La Bella Crucita – Monday, 01/07/2019

“It’s new, new, new. new, neeeewww!”

“What’s new?  What are you so excited about?”

“It’s a new day Jackson!  The trimotos are already buzzing along the Malecon, it’s not raining and who knows what will happen today!  Glory be!  Everything is new today!”

“It’s just the start of another day Nilla.”

“We might be going to buy some fish or shrimp or something, and LEARN Jackson!”

“Speaking of learning, weren’t we going to blog about Ecuador’s education system?”

“Suppose so.  What have we learned about the education in the country?”

“First of all it’s compulsory, a constitutional requirement, at least for the first nine years, beginning at age six.”

“But pre-primary or kindergarden as they call it in the United States is not mandatory.”

“Generally, formal education consists of four levels: pre-primary, primary, secondary and higher education.”

“The secondary level, from age twelve to eighteen is divided into three year cycles and there is an opportunity for post-secondary – a two year program called tecnica superior.”

“But you have to pay for anything beyond the mandatory education requirement, right Nilla.”

“Yes.  And if you enroll in a private school, of course then students, or their parents, must pay tuition.  Another issue is the limited funds for public education. It is not uncommon for families to pay a nominal fee for supplies, school security and upkeep.  Some even have ‘clean-up days’ and if a family doesn’t participate, they could be required to pay a fee.  The primary school enrollment rate is about 95%, but there is a 25% drop out rate at the fifth grade level despite the constitutional mandate.”

“Are private schools better?”

“Jackson, not necessarily.  I’ve heard that some private schools take the tuition money and pass the child along from grade to grade just to keep the parents happy and  the money flowing, but that’s not usual.”

“Have you noticed the uniforms?’

“Yes I have.  Who pays for those?”

“The parents do.  Some are very costly, especially the ones for the private schools.”

“What about the rural communities?  Spanish in some of those communities is not the primary language.”

“The goal of education in Ecuador is universal literacy – in Spanish.  In the 1980s  recognizing low literacy levels brought reforms and even now, there is a movement to provide a culturally sensitive curriculum, and not necessarily entirely in Spanish. The day begins at 7:15 with mid-day dismissal around 1:00 PM and classes resume later in the afternoon.  If a holiday is on a school day, some schools require the time to be made up the following Saturday. The schools in Crucita start vacation the end of January and are off for two months.”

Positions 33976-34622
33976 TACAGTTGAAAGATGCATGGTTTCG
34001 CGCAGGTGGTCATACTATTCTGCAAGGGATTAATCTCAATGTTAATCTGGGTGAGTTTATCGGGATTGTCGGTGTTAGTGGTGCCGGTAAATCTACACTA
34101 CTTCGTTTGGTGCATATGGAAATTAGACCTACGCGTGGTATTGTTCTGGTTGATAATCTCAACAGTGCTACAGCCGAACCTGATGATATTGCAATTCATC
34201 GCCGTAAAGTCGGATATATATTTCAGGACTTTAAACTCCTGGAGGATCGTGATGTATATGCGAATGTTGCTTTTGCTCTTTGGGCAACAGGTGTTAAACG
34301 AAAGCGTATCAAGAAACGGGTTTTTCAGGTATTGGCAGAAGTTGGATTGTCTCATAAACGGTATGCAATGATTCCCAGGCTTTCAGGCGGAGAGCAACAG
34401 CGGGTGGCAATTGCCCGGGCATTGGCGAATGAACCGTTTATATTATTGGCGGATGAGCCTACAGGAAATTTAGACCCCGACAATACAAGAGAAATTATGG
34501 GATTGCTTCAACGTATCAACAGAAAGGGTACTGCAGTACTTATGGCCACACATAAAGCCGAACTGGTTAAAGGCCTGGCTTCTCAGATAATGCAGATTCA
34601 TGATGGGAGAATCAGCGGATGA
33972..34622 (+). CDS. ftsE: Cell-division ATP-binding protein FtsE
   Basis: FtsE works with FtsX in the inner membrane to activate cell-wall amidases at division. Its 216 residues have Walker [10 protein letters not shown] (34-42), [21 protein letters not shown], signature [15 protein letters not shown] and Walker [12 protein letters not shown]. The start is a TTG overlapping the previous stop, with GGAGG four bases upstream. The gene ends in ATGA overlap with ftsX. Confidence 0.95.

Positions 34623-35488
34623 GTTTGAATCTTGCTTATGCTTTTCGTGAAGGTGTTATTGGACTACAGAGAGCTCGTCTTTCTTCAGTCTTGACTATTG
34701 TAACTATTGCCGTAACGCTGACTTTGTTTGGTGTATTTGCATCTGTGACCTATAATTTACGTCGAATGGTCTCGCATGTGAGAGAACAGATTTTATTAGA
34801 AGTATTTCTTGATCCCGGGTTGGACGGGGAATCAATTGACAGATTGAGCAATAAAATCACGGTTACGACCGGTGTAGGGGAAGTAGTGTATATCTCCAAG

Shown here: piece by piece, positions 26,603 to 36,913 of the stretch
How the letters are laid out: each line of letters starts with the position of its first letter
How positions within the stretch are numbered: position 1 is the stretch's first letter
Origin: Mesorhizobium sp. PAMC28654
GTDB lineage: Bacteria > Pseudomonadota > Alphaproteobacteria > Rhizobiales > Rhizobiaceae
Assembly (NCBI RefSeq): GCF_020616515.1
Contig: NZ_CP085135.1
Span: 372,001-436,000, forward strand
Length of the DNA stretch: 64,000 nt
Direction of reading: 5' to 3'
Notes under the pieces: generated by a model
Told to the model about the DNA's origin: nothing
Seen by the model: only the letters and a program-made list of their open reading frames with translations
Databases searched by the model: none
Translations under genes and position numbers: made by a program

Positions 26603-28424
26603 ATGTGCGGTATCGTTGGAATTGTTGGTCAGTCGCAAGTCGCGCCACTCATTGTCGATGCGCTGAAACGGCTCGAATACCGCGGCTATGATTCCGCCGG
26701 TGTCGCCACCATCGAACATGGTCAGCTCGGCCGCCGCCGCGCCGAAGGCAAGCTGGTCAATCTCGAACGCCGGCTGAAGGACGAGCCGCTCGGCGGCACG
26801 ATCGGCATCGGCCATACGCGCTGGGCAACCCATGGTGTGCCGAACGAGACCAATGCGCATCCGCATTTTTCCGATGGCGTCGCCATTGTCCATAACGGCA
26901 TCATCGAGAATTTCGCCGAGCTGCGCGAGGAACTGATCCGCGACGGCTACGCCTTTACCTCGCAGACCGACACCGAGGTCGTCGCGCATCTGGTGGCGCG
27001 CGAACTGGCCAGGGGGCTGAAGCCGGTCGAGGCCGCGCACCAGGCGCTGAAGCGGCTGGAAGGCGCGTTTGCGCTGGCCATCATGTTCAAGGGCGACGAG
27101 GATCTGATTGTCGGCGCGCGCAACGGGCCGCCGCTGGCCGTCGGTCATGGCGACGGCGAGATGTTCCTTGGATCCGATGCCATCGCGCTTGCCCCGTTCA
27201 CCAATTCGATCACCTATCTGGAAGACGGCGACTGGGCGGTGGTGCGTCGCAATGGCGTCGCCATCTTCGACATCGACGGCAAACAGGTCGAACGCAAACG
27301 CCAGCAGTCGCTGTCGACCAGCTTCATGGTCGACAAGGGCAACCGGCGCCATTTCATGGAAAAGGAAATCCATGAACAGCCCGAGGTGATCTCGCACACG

“What about the higher education system Jackson?”

“It’s structured much like it is in the United States.  There are several good universities in major cities like Quito and Guayquil.  There is a polytechnical institute in Quito as well.  Some exchange students come to Ecuador to study history, language and geology, specific to the country.”

“Jackson, what was that noise and the smell!!”

“Looks like the microwave just went caput!  You were talking about ‘new’ – as in new microwave in the near future?”

“No cafe con leche for the Ts this morning.”

“Not so Nilla, remember there’s one in the apartment next door the Ts can borrow until Russell and Amarita come up with a replacement.”

“The Ts are going off to Fremas to purchase ingredients for dinner tonight but we’re staying here.”

The creche is gone – Christmas season has officially ended.  The mud has nearly dried.  Forecast officially rain today.  Seas are calm, and boats are poised for high tide, except one – repairs in progress.


“No fish Nilla, not a bit, much less the sought after camarones or langostinos for dinner tonight.”

“Maybe they all enjoyed the weekend and didn’t go out.”

“That means tomorrow up early to check out the catch for sure.”

“Maybe the bakery is open, let’s go see.”

The bakery is open, but to close soon.  Apparently open at 6:00 AM, closed from 1:00 to 4:00 and fresh out of the oven goodies around 5:00 PM – except Sundays.  Racks in the back are ready to be baked, lots of sweet breads, the Aventurero’s favorite.

“Looks like rain to me Nilla.”

“We’ll head back to Las Dunas with the rolls and make alternative plans for dinner.”

“Do you want to go out if it’s raining?”

“Afraid to get your ears wet?”

“Of course not, I was just thinking about you!”

“Sure you were, we’re going out!  Dinner at 5:00 PM at Rimini’s”

“And the bakery?”

“We’ll wait and see.  The ‘Trio’ will decide that.”

“If we go to the bakery, maybe by then there’ll be fish for tomorrow.”

“Could be.”

The ‘Trio’ heads out to the bakery first in hopes for fresh hot rolls and sweet breads.


“It’s open – smell the bread, we’ll have to wait a couple of minutes for the rolls.”

“It’s worth the wait.  I’m thinking that in the future by 5:30 PM el pan should be coming out of the oven.”

“It’s raining Nilla, we’re going to get wet.”

“We’ll take a tricimoto to Rimini, Aventurero says our friends are already there.”

“Mud again.”

Joining friends in a corner table under the protection of the thatched roof at Rimini. Dorado, espada and one other fish are the available choices of the evening – no langostinos.  The Ts enjoy espada and shrimp while the Aventurero has a combo platter of fish and shrimp.


“Looks very tasty to me Jackson.”


“Sure does.”

“Time to get la cuenta por favor.”


It’s still raining – a lift up the hill and then back down to the malecon in our friend’s car.

“So Nilla, was it really a new, new day?”

“Of course it was – and tomorrow too!  Good night Jackson.”

“Good night Nilla.”




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